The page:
The heat wave appears to have slowed to an unbearable crawl across the Great Lakes and Northeast, and no relief from the triple-digit temperatures is expected until Saturday.
Half of the United States is stuck with dangerously high temperatures between 90 and 100 degrees Fahrenheit (32.2 and 37.7 degrees Celsius), according to the U.S. National Oceanic and Atmospheric Administration (NOAA). At least 140 million people are under heat advisories, according to NOAA.
On July 20, 115 records were either tied or broken for highest temperature on that date, according to the National Climatic Data Center (NCDC) in Asheville, N.C. In Chicago, July 20 was the city's first 100-degree day in six years.
Making matters worse, there's little relief once the sun sets. Many places are stuck with high overnight temperatures, said Jake Crouch of the NCDC. On July 20, 322 records were either tied or broken for highest minimum temperature on that date, according to NCDC data.
These high lows mean that "there's not a lot of time for people, animals and plants to have a reprieve from the days' hot temperatures," Crouch told OurAmazingPlanet.
This is especially true in places that had a wet winter and spring, such as in the Great Lakes and upper Midwest, where rivers have swollen to record levels.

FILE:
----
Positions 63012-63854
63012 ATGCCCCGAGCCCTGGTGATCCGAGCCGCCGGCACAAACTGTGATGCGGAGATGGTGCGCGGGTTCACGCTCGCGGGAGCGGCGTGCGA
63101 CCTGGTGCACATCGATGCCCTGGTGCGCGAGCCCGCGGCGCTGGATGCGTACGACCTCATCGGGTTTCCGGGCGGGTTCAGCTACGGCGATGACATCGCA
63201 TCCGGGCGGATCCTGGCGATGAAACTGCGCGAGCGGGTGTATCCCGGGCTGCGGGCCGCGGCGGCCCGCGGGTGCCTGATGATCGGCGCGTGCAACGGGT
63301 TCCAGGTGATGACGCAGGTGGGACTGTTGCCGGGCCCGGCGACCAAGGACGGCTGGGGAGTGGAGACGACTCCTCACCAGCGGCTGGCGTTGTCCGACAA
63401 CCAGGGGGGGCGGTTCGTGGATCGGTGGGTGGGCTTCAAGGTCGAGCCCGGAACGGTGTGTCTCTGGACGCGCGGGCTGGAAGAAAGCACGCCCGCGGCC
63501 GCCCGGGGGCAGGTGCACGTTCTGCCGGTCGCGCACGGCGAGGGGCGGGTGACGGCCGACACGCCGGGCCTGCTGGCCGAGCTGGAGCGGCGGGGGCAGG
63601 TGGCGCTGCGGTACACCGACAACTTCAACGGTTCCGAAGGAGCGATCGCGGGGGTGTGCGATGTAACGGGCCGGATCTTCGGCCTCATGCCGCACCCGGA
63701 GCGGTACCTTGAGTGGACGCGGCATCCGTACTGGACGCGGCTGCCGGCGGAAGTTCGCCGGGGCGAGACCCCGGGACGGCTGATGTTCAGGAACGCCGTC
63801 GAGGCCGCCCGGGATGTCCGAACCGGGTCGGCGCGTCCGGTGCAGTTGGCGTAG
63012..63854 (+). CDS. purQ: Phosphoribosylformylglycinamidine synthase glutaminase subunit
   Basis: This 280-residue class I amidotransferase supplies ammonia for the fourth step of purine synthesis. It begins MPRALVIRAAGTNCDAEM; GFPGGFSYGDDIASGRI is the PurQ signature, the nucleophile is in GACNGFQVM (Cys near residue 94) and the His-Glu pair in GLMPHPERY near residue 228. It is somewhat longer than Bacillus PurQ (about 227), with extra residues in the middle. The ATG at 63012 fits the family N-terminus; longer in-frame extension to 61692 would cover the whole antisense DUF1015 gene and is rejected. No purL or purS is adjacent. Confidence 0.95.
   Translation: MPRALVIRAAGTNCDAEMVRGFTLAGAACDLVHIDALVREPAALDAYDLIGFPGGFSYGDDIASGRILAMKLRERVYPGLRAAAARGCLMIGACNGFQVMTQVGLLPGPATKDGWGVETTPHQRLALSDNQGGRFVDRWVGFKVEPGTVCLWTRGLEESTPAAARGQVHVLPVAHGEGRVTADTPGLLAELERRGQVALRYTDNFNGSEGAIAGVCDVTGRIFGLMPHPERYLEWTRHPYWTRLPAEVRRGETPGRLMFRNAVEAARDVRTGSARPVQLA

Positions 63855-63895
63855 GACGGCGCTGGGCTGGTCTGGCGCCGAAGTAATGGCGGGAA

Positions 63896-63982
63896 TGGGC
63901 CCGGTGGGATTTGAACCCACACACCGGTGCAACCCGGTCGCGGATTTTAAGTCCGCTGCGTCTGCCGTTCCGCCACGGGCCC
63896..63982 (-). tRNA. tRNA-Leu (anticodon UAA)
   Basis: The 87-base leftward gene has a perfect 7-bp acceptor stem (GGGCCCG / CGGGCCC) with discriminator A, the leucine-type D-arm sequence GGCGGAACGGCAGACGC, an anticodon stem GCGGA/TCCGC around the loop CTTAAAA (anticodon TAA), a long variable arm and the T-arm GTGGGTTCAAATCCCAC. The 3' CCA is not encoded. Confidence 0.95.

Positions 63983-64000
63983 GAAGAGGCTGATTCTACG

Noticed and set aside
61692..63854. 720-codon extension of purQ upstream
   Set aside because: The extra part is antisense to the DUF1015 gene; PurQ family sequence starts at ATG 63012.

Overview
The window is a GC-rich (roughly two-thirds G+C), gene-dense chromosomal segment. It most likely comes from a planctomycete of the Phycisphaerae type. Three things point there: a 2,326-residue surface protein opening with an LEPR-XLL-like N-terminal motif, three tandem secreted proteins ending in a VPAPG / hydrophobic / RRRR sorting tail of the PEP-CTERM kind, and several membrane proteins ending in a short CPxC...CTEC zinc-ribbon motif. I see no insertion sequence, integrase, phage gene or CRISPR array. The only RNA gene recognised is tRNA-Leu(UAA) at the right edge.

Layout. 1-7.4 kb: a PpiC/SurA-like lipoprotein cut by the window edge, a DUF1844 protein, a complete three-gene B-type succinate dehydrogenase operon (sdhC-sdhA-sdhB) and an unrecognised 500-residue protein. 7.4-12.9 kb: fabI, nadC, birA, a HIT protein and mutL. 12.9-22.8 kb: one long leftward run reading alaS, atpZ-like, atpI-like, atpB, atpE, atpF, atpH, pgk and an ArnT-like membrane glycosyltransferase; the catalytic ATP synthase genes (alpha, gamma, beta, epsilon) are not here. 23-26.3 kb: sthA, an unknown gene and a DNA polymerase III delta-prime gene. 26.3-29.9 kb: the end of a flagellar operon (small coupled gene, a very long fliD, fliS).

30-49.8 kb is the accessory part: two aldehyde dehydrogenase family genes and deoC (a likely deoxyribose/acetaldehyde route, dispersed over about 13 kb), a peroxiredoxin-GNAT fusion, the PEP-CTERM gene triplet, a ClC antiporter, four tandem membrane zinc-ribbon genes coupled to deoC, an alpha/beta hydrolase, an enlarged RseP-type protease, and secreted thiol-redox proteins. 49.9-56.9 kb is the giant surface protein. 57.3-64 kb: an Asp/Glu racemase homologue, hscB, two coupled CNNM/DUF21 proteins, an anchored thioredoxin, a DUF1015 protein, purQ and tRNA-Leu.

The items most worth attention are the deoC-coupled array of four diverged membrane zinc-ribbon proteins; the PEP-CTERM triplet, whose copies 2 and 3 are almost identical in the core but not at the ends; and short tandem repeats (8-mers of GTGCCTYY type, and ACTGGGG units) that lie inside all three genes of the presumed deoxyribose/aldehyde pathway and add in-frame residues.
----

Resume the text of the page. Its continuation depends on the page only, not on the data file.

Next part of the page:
"There's a lot of moisture in the air, so that doesn't allow anything to cool down at night," Crouch said.
Then the next day, the moisture is still hanging in air, which creates the stifling humidity that helps raise the heat index. The heat index — a combination of heat and humidity that describes what the air temperature feels like — has been through the roof across the heartland during the recent heat wave.
A large ridge of high pressure has settled over the central and eastern United States, which will continue to push the heat index well above 100 Fahrenheit (37.7 Celcius) over a large portion of the nation, according to the National Weather Service (NWS).The NWS will issue heat alerts when the heat index is expected to exceed 105 to 110 Fahrenheit (40.5 to 43.3 Celcius).
Already 22 people have died from the hot weather this year, though that number could increase as other deaths are determined to be heat-related. During the 1995 heat wave in Chicago, one of the worst in recent history, more than 750 people died.
The core of this year's most extreme heat has been centered over Oklahoma and northern Texas. At Oklahoma City's Will Rogers World Airport, 28 days this year have hit at least 100 Fahrenheit (37.7 Celcius). The city could be on track to break its all-time record of 50 days at or above 100 Fahrenheit set in 1980.
That record is not close to the worst heat wave of all time, however. That record is claimed by Marble Bar, Australia. From Oct. 31, 1923 to April 7, 1924, (summer in the Southern Hemisphere) the tiny town scorched with 160 consecutive days over 100 Fahrenheit, according Australia's Bureau of Meteorology. In the United States, Death Valley has come close to Marble Bar's record, with 154 consecutive days of at least 100 Fahrenheit, in 2001.
This article was reprinted with permission from OurAmazingPlanet.
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